In some ways, I would advise against getting one.....the attraction of '..just printing a...' is rather too beguiling - but I guess the phase will eventually end.

I have also been using OnShape (as per another thread) for drawing everything up - it goes without saying that you need 'some' competence in 3D drawing to make any use of the printer...

Good luck!

Simon

Thread: Onshape CAD
18/03/2015 19:17:06

I received an email from OnShape asking how I was getting on with it. I responded commenting on my lack of success with Opera as well as a comment on what I consider to be missing functionality and received the following in a personal email from them:

If you like, you can submit enhancement requests for any feature you want to see in Onshape. We release updates to Onshape every 2-3 weeks and we take enhancement requests into consideration when adding new features. The feedback button is a great way for you to help us prioritize new features and get notified once we add them to Onshape. We will certainly have copy "n" points in the future, but submitting an enhancement request puts it higher on our priority list.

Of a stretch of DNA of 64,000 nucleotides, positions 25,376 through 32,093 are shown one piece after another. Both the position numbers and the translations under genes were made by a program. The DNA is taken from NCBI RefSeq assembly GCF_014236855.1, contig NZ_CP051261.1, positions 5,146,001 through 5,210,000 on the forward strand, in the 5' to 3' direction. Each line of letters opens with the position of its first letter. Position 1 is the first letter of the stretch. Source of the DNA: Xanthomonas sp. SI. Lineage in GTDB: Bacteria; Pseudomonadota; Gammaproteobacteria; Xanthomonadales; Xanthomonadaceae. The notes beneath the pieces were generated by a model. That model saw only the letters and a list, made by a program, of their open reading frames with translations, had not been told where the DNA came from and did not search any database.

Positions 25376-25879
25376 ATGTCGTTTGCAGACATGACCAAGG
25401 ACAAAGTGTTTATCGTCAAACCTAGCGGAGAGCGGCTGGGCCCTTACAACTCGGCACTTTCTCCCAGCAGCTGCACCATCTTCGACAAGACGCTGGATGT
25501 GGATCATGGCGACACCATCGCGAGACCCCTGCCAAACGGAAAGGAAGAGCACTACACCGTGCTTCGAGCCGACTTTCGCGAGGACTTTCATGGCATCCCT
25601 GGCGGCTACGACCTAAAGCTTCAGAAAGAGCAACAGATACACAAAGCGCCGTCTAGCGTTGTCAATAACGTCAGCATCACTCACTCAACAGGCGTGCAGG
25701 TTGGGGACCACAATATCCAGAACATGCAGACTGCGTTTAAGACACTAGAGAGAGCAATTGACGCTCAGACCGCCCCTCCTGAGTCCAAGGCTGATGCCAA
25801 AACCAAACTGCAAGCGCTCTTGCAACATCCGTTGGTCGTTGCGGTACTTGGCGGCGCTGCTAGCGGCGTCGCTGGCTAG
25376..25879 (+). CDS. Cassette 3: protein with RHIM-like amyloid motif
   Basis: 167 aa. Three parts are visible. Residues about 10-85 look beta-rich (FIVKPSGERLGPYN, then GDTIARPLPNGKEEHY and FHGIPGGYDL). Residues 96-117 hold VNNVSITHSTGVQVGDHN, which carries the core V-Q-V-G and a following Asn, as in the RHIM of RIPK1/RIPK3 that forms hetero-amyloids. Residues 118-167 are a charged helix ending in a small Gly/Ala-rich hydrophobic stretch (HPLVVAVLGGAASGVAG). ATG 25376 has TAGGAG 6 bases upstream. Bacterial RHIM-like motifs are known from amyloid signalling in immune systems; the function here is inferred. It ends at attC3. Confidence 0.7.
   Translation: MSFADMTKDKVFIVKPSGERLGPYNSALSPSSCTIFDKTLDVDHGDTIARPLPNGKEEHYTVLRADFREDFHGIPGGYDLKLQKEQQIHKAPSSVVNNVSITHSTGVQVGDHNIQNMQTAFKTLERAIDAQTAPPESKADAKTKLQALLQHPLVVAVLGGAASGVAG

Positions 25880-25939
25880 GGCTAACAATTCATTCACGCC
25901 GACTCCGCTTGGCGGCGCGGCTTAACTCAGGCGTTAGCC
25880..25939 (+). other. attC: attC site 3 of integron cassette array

Regarding the loading issue, I'd also use the feedback button and submit a ticket. User support will then help you resolve.

Maybe those having difficulties should try this?

Simon

17/03/2015 18:28:26

I think its more than just the graphics performance - I have a separate nVidia graphics card on my machine running Win7 pro and Firefox works happily on it. Opera however loads and operates up to the point that I try and open something and it just sits 'loading'. I tried their instructions regarding WebGL and also ensured that the nVidia settings were correct too.

This morning I had to update Adobe Flash because there was a warning screen that the version of Flash was at risk and I was unable to proceed until the update was installed.

When I do get it running, I am extremely impressed by it - I made a box, rounded edges, bosses for circuit board mountings, hole for DB25 connector, hoe for Ethernet socket and an access hole for a USB in about 6 hours from first accessing the package.